< THURSDAY, AUGUST 2ND, 2018, ISSUE NUMBER 229 >
Crime Against U.S. Jewelers Rises to $103.5 million
Crime against the jewelry industry in the U.S. rose 16.6 percent to 1,505 incidents in 2008. The effects of these occurrences cost $103.5 million, a 6.6 percent increase according to the Jewelers Security Alliance (JSA).

 

The rise in the value of losses reversed a 10 year trend. Losses had fallen 39 percent from $173.30 million in 1999.

 

There were 425 arrests of criminals involved in the 1505 crimes, down slightly from 446 arrests in 2007.

 

California had the most reported crimes, with 259 incidents, followed by Florida, Texas and New York.

 

Thursdays were the most crime-prone days, with 20 percent of the total events taking place on that day. Sunday, when many businesses are not open, was the least likely day for a robbery to occur.

 

Some of the incidents were violent ones that ended in deaths. On July 2, a retail jeweler in Grand Haven, Michigan and his customer were murdered during a robbery by two brothers who sold jewelry to the retailer. In another incident, a traveling jewelry salesperson who, according to police reports was associated with an organized crime family, was shot to death in Staten Island, New York on April 29.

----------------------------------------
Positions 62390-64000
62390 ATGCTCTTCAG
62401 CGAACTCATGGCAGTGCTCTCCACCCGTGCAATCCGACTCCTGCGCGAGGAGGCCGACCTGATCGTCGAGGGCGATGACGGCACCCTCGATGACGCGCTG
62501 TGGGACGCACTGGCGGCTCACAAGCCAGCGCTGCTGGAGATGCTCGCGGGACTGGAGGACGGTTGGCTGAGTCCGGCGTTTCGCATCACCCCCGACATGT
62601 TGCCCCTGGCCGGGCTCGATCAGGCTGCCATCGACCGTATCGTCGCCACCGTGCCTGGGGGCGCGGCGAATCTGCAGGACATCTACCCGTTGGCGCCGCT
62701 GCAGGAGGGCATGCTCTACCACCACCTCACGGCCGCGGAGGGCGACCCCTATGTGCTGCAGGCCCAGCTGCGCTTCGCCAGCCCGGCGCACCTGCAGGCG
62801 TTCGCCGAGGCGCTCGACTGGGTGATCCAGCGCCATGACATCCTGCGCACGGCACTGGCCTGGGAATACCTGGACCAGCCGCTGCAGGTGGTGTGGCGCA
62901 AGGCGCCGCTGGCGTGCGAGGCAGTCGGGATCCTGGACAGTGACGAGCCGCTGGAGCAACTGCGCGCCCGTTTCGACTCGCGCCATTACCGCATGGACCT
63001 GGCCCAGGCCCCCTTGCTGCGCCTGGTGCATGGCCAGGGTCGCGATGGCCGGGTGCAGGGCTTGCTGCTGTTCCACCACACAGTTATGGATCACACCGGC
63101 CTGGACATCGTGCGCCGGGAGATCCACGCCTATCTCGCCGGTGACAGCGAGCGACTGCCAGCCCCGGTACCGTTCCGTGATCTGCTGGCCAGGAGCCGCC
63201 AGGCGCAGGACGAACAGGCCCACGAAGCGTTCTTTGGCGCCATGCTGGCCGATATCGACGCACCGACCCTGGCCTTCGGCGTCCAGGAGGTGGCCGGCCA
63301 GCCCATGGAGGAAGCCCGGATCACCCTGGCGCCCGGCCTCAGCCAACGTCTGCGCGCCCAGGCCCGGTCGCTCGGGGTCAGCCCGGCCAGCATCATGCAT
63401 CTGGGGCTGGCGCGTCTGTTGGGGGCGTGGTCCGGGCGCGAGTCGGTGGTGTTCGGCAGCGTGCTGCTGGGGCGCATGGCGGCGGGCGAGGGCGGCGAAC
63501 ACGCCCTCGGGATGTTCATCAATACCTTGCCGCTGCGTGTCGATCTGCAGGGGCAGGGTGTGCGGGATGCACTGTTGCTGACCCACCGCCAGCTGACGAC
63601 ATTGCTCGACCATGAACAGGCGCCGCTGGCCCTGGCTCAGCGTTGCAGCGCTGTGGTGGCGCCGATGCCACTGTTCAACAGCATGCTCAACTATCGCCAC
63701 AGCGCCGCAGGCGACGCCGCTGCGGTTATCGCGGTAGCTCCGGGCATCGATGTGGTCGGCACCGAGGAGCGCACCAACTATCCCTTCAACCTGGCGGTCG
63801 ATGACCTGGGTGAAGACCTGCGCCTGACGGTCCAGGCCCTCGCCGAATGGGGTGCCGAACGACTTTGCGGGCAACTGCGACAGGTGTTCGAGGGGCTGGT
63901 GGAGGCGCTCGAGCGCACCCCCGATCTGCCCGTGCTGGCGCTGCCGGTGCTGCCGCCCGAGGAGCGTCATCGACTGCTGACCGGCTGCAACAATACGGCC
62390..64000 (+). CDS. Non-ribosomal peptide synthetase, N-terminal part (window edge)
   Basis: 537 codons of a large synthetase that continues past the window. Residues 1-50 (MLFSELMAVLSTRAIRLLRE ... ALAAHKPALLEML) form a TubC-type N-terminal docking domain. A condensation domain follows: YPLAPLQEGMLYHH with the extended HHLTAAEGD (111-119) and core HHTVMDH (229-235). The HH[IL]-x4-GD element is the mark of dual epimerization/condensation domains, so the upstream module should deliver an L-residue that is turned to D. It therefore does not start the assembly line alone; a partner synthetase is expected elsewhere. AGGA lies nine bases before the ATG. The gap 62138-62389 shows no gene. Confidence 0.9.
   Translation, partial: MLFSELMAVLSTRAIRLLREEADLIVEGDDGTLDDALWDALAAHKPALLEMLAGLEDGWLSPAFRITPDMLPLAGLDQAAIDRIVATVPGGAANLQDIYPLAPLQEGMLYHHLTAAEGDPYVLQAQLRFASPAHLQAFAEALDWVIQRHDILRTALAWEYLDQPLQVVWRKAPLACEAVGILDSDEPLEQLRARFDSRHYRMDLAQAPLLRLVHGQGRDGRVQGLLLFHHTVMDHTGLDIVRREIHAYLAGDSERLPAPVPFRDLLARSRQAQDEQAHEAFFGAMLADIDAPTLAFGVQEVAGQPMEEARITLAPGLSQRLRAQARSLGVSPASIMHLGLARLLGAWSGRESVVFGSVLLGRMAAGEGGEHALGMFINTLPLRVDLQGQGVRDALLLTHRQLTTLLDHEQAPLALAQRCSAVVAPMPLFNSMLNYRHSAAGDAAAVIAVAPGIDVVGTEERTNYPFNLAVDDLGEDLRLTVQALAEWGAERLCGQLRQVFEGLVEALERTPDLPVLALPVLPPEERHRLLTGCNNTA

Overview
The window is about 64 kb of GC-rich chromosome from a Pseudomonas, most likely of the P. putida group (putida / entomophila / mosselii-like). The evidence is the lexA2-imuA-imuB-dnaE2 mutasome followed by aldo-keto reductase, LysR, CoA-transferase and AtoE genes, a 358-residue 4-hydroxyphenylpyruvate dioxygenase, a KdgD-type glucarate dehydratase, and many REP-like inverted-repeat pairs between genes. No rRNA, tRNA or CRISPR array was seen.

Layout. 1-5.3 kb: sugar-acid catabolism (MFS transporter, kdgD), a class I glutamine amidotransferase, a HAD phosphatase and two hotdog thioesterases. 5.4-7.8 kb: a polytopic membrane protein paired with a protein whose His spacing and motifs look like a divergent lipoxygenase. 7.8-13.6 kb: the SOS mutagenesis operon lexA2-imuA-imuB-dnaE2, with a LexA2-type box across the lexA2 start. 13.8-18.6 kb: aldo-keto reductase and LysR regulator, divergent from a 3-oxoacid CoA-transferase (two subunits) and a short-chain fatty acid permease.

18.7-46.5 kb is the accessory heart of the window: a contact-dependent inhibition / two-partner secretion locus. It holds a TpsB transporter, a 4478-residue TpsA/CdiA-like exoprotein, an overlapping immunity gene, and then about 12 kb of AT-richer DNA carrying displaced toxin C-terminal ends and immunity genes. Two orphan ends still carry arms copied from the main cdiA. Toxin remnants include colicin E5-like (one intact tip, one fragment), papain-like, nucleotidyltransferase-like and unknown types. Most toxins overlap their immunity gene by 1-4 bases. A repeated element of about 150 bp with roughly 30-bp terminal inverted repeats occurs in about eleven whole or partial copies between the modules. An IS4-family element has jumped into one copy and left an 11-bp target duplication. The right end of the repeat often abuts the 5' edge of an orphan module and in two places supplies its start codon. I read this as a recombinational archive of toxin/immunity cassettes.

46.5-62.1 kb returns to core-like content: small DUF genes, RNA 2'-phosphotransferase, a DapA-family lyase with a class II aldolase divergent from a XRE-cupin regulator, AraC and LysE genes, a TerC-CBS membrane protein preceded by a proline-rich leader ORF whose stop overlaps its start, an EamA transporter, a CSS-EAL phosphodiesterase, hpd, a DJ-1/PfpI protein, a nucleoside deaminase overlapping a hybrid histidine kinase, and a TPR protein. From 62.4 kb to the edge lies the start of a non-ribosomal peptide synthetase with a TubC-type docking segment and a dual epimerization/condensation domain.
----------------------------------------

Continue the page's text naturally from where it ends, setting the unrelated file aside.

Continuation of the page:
Police officers shot and killed three robbers while jewelers shot and killed five robbers, JSA reported.

 

Ten years ago, an average of ten to 15 jewelers were killed each year during robberies.

 

Burglary losses in 2008 totaled $19.9 million. The largest loss, $1.5 million, took place in Attleboro, Massachusetts when a 700 pound safe containing jewelry and valuable NY Giant Super Bowl rings was stolen.

 

“The popular wisdom is that crime will rise when economic times are tough, however, history has shown that the incidence of crime against the jewelry industry is more complicated than that,” said John Kennedy, president of the JSA. “It is extraordinarily rare, for example, for someone who has lost their job or had their house foreclosed to commit an armed robbery of a jewelry store.”


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